All creative arts require exercise. This is never more clear to me than when I have not been writing regularly, as in the last year. It is not so much that my writing is always bad. Rather, it is inconsistent. Wildly, annoyingly inconsistent. I can sit down and write one post that satisfies me, and then turn around and write another that leaves me deeply frustrated.
Case in point: yesterday I reviewed Walter Wangerin Jr.’s The Book of the Dun Cow. (I would love it if you read my review. The book, however, is not optional. Put it at the top of your list.) The review is hardly phenomenal writing, but it is decent. WhenI set out to write a post relating my experience running to walking with God this afternoon, the results were less satisfying, to say the least. Truth be told, I think I need to just set the post aside until I can rewrite it from scratch. It’s that bad.
Now, the post is not riddled with grammatical errors, or even badly organized. Worse: it is boring. The cardinal crime of creativity, worse even than publishing something ugly is to publish something boring. Ugliness at least has the redeeming feature of evoking some emotion, even if only revulsion. Boring art, by contrast, fails to deliver on the basic promise of the creative act: that it will communicate from one soul to another. No one should ever publish boring work by choice, not even in a textbook.
Blog posts are admittedly not the standard of high art, or any art at all. Most of the web is populated by what may generously be described as droll. That is no excuse, though: anyone who professes to care about art and artistry – much less the sort person who would name a blog “the art of artistry,” translated into Latin – should ever think, “Ah, well, good enough to fit in with the rest of the dreck that passes for content on the web” and let rip another pathetic excuse for good writing.
So I won’t. I will leave the post in draft form until I can take the good ideas in it and turn them into the sort of thing I would want to read, instead of the embarrassing mess currently in the dock.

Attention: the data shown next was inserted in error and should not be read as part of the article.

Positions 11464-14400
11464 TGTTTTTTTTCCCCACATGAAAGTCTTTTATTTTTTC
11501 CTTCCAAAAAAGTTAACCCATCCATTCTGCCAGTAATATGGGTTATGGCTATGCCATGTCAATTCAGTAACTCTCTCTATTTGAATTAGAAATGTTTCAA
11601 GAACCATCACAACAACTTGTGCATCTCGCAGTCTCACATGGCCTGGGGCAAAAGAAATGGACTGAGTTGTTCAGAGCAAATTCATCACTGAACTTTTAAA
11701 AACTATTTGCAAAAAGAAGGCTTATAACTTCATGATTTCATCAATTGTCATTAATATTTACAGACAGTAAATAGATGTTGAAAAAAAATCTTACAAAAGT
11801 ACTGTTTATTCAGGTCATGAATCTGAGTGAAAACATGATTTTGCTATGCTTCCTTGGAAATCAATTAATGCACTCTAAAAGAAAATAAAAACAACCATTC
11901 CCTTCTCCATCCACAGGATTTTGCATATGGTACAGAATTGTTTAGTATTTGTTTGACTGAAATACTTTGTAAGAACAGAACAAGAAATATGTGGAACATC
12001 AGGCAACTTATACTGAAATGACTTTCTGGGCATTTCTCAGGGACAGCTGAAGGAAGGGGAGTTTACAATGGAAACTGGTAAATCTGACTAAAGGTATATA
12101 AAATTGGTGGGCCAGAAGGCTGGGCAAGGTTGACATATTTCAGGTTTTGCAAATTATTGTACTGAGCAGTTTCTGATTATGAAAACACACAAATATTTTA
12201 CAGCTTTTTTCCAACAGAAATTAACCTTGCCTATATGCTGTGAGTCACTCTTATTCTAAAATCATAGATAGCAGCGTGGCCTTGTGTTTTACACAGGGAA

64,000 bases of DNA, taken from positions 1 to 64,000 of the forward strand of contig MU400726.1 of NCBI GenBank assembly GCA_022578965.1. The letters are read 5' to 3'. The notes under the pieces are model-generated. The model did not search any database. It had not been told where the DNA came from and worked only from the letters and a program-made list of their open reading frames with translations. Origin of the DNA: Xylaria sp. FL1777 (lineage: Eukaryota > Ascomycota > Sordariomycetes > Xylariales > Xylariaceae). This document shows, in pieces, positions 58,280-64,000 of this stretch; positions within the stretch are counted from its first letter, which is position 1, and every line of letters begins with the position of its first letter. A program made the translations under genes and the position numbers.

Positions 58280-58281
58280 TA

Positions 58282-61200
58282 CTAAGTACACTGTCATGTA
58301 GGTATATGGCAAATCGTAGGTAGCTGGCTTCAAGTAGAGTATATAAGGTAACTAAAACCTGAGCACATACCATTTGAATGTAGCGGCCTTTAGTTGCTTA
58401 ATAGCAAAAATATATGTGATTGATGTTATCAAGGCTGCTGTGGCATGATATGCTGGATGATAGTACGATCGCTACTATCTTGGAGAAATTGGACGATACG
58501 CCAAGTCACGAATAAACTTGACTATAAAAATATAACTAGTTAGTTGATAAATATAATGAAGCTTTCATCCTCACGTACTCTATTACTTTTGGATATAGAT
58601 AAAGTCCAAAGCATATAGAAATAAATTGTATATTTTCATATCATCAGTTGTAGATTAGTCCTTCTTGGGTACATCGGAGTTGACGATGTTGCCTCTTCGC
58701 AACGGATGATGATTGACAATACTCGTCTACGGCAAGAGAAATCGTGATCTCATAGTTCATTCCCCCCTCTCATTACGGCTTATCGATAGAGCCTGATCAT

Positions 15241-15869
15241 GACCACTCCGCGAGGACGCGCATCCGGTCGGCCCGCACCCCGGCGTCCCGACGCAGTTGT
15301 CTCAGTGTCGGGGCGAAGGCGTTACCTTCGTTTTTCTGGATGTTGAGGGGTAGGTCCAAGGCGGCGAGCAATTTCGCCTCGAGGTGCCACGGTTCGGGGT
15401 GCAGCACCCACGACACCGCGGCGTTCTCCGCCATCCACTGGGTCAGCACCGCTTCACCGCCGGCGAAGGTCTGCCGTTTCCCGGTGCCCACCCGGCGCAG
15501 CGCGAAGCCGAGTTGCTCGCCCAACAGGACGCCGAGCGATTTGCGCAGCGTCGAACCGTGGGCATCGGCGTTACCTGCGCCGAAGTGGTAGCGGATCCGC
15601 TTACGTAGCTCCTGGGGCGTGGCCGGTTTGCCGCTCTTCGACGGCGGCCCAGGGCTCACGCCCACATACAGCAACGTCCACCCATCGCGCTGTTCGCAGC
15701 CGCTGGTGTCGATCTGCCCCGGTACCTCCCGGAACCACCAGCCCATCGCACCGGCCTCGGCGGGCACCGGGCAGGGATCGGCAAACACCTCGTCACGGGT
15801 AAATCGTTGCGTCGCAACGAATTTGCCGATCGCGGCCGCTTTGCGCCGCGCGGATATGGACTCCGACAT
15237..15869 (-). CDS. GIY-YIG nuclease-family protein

This is how good art happens: by repetition, hard work, and throwing away the garbage you create until you stop creating garbage.
It is true that the creative act is mysterious, of course. We wonder where the words, the music, the images come from, and find no answer true enough to fully plumbs those depths. We wonder to hear from our own souls the faint echo of the word that spoke our being into being.
In another sense, however, creative work is just like every other kind of work. It is, obvious to say, work. Success requires diligent effort. No one ever becomes a truly excellent musician, sculptor, painter, or writer by sitting around pondering the mystery of creativity, any more than one becomes a skilled engineer by thinking about the beauty of equations. (This might be the time to make a joke about philosophers or mathematicians, but I will leave low-hanging fruit for another day.) Every art requires skill, and skill requires practice.
In that sense, then, the poorly written post I churned out earlier was not a failure, per se. To be sure, I did not achieve the goal I set for myself: to communicate theological truth in a meaningful, winsome, and elegant way. I did, however, write, and that is something meaningful and important in its own way. Just as the musician counts it a success to have practiced, even if the practice went badly, I will count today a success because I wrote, even if I wrote badly. I will write again tomorrow, and the day after, and the day after that. Consistency, I trust, will have its reward.